Defining Beauty for Men and Women in Portraiture

Defining Beauty for Men and Women in Portraiture

" ... A thing of beauty is a joy forever :

It's loveliness increases ;

it will never Pass into nothingness ... "

What is beauty? Seemingly a continually evolving and infinitely elusive ideal - mankind has been obsessed with the concept of beauty throughout the ages. Portraiture, as an essential channel of visual communication, has traditionally been the medium through which definitions of beauty are graphically expressed. Particularly in the Renaissance where portraiture often served celebratory or commemorative purposes, it was crucial that portraits were accepted as aesthetically pleasing reflections of the social ideals of the time. Hence by comparing and contrasting a range of different portraits of depicting men and women of the Renaissance such as Titian’s La Bella, Bronzino’s Eleonora de Medici, Sofonisba Anguissola’s Self Portrait, Vasari’s Alessandro de Medici, Bronzino’s Cosimo de Medici as Orpheus and Pedro Berruguete’s Portrait of Federico da Mentelfeltro, viewers can gain an understanding of the conceptual differences in definitions of masculine and feminine beauty during this period.

Titian’s La Bella – Portrait of a Woman in a Blue Dress (1536) is a captivating example of Renaissance ritratto (portraiture) demonstrating ideals of feminine beauty. It presents the image of a vibrant young woman. With smooth, light skin tone and delicate rounded face the woman is clearly defined as an exceptional beauty. Framed at a slight angle to the picture frame, La Bella emerges from the dark neutral background with subtly averted gaze, at once both inviting and refrained. Through the conflict of La Bella’s seductive yet submissive presentation, the portrait captures the essence of Renaissance female beauty perfectly, presenting the mildly sensual nature of the woman’s image as a joy in itself.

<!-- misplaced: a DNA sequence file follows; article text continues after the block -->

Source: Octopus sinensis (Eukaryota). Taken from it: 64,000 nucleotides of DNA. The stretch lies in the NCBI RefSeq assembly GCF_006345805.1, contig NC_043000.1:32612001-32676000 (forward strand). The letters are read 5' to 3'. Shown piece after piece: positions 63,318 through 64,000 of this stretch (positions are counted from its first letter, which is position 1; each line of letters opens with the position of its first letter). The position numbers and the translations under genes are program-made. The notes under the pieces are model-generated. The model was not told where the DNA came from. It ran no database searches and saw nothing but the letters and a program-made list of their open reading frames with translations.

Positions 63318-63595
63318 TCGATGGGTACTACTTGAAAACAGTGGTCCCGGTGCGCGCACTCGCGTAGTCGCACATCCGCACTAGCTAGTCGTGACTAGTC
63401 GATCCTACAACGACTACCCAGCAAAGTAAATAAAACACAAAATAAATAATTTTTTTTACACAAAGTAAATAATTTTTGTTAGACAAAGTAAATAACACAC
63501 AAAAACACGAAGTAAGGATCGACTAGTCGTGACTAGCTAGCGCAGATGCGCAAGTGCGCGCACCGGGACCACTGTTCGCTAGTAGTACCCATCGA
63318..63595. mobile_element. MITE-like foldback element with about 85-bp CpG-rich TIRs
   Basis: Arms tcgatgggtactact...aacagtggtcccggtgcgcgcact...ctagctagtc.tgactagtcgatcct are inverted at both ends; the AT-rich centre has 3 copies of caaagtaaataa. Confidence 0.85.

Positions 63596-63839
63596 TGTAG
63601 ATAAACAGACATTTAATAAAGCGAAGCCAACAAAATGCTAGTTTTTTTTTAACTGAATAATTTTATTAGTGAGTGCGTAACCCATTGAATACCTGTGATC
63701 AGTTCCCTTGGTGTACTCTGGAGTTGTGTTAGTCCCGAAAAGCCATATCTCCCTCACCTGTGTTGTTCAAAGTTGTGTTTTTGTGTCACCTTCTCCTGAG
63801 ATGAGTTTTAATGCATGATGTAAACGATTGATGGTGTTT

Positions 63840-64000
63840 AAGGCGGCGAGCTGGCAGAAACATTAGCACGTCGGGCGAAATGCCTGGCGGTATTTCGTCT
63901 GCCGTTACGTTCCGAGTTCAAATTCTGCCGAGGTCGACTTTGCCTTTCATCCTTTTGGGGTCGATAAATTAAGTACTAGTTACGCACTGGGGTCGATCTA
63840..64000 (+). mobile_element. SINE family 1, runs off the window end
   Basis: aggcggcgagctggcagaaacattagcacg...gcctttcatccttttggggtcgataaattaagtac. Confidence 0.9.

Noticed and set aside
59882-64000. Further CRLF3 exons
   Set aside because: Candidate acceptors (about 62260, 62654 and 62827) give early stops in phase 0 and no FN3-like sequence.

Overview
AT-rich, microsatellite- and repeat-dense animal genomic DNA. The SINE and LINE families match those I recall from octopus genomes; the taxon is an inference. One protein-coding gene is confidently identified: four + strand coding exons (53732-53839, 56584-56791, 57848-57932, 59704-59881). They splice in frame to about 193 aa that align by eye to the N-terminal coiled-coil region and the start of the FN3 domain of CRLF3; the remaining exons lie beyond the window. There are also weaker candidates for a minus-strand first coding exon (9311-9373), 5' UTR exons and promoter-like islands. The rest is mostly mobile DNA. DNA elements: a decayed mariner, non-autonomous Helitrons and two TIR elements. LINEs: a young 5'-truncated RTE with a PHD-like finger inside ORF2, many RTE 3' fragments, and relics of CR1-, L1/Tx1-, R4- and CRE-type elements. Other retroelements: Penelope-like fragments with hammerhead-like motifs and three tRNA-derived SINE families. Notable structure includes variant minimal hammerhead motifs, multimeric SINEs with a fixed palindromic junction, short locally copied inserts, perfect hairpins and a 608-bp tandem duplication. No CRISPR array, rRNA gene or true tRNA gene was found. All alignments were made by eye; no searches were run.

To complement her dignified demeanour, La Bella wears an amazingly intricate and extravagant blue gown. For a period when women were without a public voice and remained dependant on signs of visual identity such as clothing and jewellery, such a display of finery implies significant wealth and social status. Considering the seductive rendering of the fabric utilising costly lapis lazuli, it is clear Titian desired to present an image of ultimate feminine loveliness.

The portrait is free from overt art...

... middle of paper ... often used as vital means of propaganda communication. Beyond these conventional images we have such images as Cosimo de Medici as Orpheus and Self Portrait by Sofonisba. Which, although rare, were recognised as beautiful portraits of the time, and present and much more unusual and intriguing visions of beauty.

Through the exploration of this diverse range portraiture, the contrasting ideals of masculine and feminine beauty in the Renaissance have been explored. Yet overall, no matter what the gender orientation of the subject, it the discovery of such passionate and artistic talent presented which is essentially ‘beautiful’. Consequently, the grand appeal of such glorious images is still appreciated today, and will continue to delight viewers for generations to come.


Paola Tingali

Women in Italian Renaissance Art (Manchester 1997)

Geraldine A. Johnson & Sara Greico

Picturing Women in Renaissance and Baroque Italy (Cambridge 1997)

Patricia Simons

Portraiture: Facing the Subject ed Woodhall (Manchester 1997)

Lorne Campbell

Renaissance Portraits (Yale 1990)

Alison Cole

Art of the Italian Renaissance Courts (Everyman Art Library 1997)

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